In another departure from the matters discussed in the WhenU precedent, the circuit court accepted Rescuecom's assertion that Google's placement of "sponsored links" purchased by its AdWords customers, above organic search results at the page, could lead consumers to conclude that such ads were associated with Rescuecom. As a result, Google's argument that a sponsored link is analogous to placement of a generic brand next to a trademarked brand was rejected by the circuit court.[1]

The Second Circuit thus vacated the district court decision, ruling that Google's actions constituted commercial use and that Rescuecom's claims of trademark infringement, trademark dilution, and related claims could not be immediately dismissed as Google requested. The case was sent back to the district court for reconsideration of possible financial damages to be paid to Rescuecom.[1]

Impact and subsequent developments

In 2010, Rescuecom moved to drop the proceedings against Google and issued a press release declaring victory in the case.[6][7] However, Google apparently made no new concessions to Rescuecom to get it to drop the lawsuit; instead, the changes that Rescuecom claimed as victory had been made by Google five years earlier.[8] Thus it was unclear if Google had adjusted its AdWords recommendation process based on the circuit court ruling, or if Rescuecom had realized any rewards.[8]

Meanwhile, the original district court ruling was criticized for confusing the matter of "commercial use" of trademarked terms on the Internet for advertising practices that would be permitted for traditional advertising,[9] though the Second Circuit ruling on appeal has been cited as an important if uncertain precedent in the law of Internet advertising.[10][11]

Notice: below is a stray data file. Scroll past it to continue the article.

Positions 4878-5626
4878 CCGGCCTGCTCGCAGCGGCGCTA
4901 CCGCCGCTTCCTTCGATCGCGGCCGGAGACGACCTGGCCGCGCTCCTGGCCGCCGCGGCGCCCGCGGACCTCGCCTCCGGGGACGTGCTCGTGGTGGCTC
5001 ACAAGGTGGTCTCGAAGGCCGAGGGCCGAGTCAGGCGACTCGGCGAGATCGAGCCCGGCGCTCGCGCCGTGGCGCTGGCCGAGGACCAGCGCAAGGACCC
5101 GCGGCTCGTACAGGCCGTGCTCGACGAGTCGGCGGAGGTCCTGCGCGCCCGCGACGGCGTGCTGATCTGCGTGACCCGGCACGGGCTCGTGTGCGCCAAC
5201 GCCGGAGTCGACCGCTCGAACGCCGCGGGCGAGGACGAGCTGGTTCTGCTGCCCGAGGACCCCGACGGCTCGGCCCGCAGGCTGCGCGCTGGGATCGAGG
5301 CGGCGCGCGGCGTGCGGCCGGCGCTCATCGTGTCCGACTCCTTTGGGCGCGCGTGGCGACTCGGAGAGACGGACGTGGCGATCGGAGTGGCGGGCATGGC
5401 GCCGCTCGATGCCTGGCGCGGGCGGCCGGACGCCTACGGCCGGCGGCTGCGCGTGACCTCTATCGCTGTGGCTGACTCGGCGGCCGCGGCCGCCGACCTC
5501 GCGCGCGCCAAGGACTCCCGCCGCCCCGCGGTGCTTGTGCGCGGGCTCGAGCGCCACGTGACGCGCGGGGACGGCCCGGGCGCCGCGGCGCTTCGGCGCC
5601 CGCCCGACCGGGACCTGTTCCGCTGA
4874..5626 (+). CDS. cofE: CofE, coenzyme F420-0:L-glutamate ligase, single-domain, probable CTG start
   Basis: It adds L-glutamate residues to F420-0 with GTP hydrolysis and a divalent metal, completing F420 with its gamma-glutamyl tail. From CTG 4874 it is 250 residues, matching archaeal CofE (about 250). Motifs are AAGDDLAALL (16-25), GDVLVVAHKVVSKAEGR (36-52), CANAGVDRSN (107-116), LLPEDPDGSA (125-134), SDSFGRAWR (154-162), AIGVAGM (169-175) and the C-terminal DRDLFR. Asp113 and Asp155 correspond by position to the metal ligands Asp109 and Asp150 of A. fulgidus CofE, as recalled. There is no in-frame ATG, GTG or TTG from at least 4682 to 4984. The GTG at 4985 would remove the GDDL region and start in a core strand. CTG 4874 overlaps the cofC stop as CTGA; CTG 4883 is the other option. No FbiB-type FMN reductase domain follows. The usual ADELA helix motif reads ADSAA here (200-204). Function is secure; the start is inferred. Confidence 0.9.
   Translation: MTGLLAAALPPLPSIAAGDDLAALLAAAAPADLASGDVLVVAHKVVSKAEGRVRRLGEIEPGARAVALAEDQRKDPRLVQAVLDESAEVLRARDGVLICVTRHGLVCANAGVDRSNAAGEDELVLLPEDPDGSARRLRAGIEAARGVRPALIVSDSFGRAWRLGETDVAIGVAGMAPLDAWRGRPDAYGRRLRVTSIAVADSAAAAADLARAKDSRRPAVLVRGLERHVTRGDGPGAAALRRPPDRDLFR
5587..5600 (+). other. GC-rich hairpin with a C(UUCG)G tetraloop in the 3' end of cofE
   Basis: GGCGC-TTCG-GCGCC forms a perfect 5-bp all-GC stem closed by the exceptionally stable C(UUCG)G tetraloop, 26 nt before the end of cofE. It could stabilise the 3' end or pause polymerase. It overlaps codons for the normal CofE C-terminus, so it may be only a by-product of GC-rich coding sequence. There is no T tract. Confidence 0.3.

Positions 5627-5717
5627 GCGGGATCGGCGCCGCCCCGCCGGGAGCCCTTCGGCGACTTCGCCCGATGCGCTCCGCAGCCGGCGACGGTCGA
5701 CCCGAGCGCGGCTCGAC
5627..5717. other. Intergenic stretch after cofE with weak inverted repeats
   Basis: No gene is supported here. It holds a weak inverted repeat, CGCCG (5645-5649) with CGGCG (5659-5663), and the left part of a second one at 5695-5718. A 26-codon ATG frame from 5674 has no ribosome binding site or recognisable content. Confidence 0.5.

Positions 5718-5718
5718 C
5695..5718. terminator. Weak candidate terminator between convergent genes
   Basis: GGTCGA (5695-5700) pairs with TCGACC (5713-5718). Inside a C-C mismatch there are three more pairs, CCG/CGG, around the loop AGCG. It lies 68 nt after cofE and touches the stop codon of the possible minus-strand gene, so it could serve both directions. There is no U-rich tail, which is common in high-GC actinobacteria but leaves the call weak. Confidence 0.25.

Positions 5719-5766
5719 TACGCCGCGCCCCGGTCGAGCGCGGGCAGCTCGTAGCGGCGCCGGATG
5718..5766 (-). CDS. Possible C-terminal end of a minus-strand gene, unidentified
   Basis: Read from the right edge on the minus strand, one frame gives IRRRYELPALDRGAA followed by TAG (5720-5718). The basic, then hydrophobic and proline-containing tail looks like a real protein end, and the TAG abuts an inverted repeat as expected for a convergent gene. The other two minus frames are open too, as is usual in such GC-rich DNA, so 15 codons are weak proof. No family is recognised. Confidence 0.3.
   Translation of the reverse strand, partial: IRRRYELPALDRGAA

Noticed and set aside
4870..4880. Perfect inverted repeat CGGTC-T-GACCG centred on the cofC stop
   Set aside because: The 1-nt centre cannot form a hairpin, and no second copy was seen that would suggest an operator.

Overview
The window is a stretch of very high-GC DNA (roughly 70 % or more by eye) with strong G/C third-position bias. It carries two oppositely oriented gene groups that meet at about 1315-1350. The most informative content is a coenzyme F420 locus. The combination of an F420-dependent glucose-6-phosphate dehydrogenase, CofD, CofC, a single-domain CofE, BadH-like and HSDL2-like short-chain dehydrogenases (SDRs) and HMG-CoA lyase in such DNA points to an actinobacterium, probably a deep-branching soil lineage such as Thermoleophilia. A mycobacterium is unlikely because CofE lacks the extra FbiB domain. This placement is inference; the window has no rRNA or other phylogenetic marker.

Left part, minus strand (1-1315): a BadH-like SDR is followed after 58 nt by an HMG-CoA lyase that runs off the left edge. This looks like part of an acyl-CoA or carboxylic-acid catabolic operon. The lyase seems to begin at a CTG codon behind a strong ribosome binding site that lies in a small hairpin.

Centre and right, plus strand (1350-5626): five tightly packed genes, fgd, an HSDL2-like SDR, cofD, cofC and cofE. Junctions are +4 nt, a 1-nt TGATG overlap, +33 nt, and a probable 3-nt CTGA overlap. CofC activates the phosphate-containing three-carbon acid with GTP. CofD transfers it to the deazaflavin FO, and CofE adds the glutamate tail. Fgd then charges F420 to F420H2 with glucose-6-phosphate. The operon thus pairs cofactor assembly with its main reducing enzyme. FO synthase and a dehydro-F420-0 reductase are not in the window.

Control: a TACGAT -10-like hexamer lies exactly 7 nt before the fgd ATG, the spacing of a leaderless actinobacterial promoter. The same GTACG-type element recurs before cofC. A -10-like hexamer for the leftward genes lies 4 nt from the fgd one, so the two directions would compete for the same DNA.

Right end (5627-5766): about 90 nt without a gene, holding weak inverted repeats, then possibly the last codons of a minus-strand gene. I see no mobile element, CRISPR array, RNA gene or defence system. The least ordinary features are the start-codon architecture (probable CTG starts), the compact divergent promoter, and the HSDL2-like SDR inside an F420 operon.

1. ^ a b c d e f g h Rescuecom Corp. v. Google Inc, 562 F.3.d 123 (United States Court of Appeals, Second Circuit 2009).
  2. ^ a b c Rescuecom Corp. v. Google Inc, 456 F.Supp.2d 393 (United States District Court for the Northern District of New York 2006).
  3. ^ 1-800 Contacts, Inc. v. WhenU. Com, Inc., 414 F.3d 400 (2d Cir.2005).
  4. ^ "Second Circuit Reverses Rescuecom v Google". 2009. Retrieved August 10, 2011.
  5. ^ Eric Goldman (April 3, 2009). "Second Circuit Says Google's Keyword Ad Sales May Be Use in Commerce – Rescuecom v. Google". Retrieved October 21, 2010.
  6. ^ Eric Goldman (March 5, 2010). "Rescuecom Abandons Its Litigation Against Google". Retrieved October 21, 2010.
  7. ^ "David Versus Googleiath". 2010. Retrieved April 11, 2010.
  8. ^ a b Wendy Davis (March 5, 2010). "Six-Year Court Battle Over AdWords Ends With Plaintiff Straddling Both Sides Of The Fence". Archived from the original on July 23, 2011. Retrieved May 2, 2011.
  9. ^ Fabian, Jeffrey S. (2008). "Rescuecom Corp. v. Google, Inc.: A Misuse of the Federal Trademark Doctrine of Commercial Use". Journal of Business & Technology Law. 3 (1): 147–160 – via HeinOnline.
  10. ^ McKinney, Jessica A. E. (2009). "Rescuecom Corp. v. Google Inc.: A Conscious Analytical Shift". Iowa Law Review. 95 (1): 281–322 – via HeinOnline.
  11. ^ Atkinson, Katie (2009). "Rescuecom Corp. v. Google Inc.: The Second Circuit Finds Trademark Use in Meta Elements". Tulane Journal of Technology and Intellectual Property. 12: 303–312 – via HeinOnline.